Rail Routing – Improves Information Sharing—Ensures that railroads provide State and/or regional fusion centers, and State, local and tribal officials with a railroad point of contact for information related to the routing of hazardous materials through their jurisdictions. This replaces the proposed requirement for railroads to notify State Emergency Response Commissions (SERCs) or other appropriate state-designated entities about the operation of these trains through their States.
More Accurate Classification of Unrefined Petroleum-Based Products—Offerors must develop and carry out sampling and testing programs for all unrefined petroleum-based products, such as crude oil, to address the criteria and frequency of sampling to improve and ensure accuracy. Offerors must certify that hazardous materials subject to the program are packaged in accordance with the test results, document the testing and sampling program outcomes, and make that information available to DOT personnel upon request.
The actions taken today address several recommendations of the National Transportation Safety Board, including: requiring enhanced safety features for tank cars carrying ethanol and crude oil and an aggressive schedule to replace or retrofit existing tank cars; requiring thermal protection and high-capacity pressure relieve valves for tank cars in flammable liquid service, expanding hazardous materials route planning and selection requirements for trains transporting flammable liquids; inspecting shippers to ensure crude oil is properly classified and requiring shippers to sufficiently test and document both physical and chemical characteristics of haza rdous materials; and providing a vehicle for reporting the number of cars retrofitted.
You can view a summary of the rule here and the entire rule here. For additional information on the steps the Department of Transportation has already taken to help strengthen the safe transport of crude oil by rail, please visit www.dot.gov/mission/safety/rail-chronology.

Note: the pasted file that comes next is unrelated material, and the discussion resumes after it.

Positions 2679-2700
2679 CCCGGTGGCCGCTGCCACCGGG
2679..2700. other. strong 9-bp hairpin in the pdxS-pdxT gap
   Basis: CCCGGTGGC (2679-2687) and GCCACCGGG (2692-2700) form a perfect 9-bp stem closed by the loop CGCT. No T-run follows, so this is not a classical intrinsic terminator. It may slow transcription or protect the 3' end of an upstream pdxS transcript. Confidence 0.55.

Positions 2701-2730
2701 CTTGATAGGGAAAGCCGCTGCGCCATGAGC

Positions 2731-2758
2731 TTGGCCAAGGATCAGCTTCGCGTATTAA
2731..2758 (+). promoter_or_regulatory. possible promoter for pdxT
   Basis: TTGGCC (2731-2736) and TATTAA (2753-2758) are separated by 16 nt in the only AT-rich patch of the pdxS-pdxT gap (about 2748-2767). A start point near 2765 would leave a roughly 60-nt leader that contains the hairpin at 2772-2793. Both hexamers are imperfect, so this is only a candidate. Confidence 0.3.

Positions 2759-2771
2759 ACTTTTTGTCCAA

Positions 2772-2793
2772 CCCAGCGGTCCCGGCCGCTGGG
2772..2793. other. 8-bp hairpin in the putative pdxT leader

WASHINGTON — The U.S. Department of Transportation (DOT) today announced with its agencies, the Federal Railroad Administration (FRA) and Pipeline and Hazardous Materials Safety Administration (PHMSA), a package of targeted actions that will address some of the issues identified in recent train accidents involving crude oil and ethanol shipped by rail. The volume of crude oil being shipped by rail has increased exponentially in recent years, and the number of significant accidents involving trains carrying ethanol or crude oil is unprecedented.
“The boom in crude oil production, and transportation of that crude, poses a serious threat to public safety,” stated U.S. Transportation Secretary Anthony Foxx. “The measures we are announcing today are a result of lessons learned from recent accidents and are steps we are able to take today to improve safety. Our efforts in partnership with agencies throughout this Administration show that this is more than a transportation issue, and we are not done yet.”
These actions represent the latest in a series of more than two dozen that DOT has initiated over the last nineteen months to address the significant threat to public safety that accidents involving trains carrying highly flammable liquids can represent. Today’s announcement includes one Emergency Order, two Safety Advisories, and notices to industry intended to further enhance the safe shipment of Class 3 flammable liquids.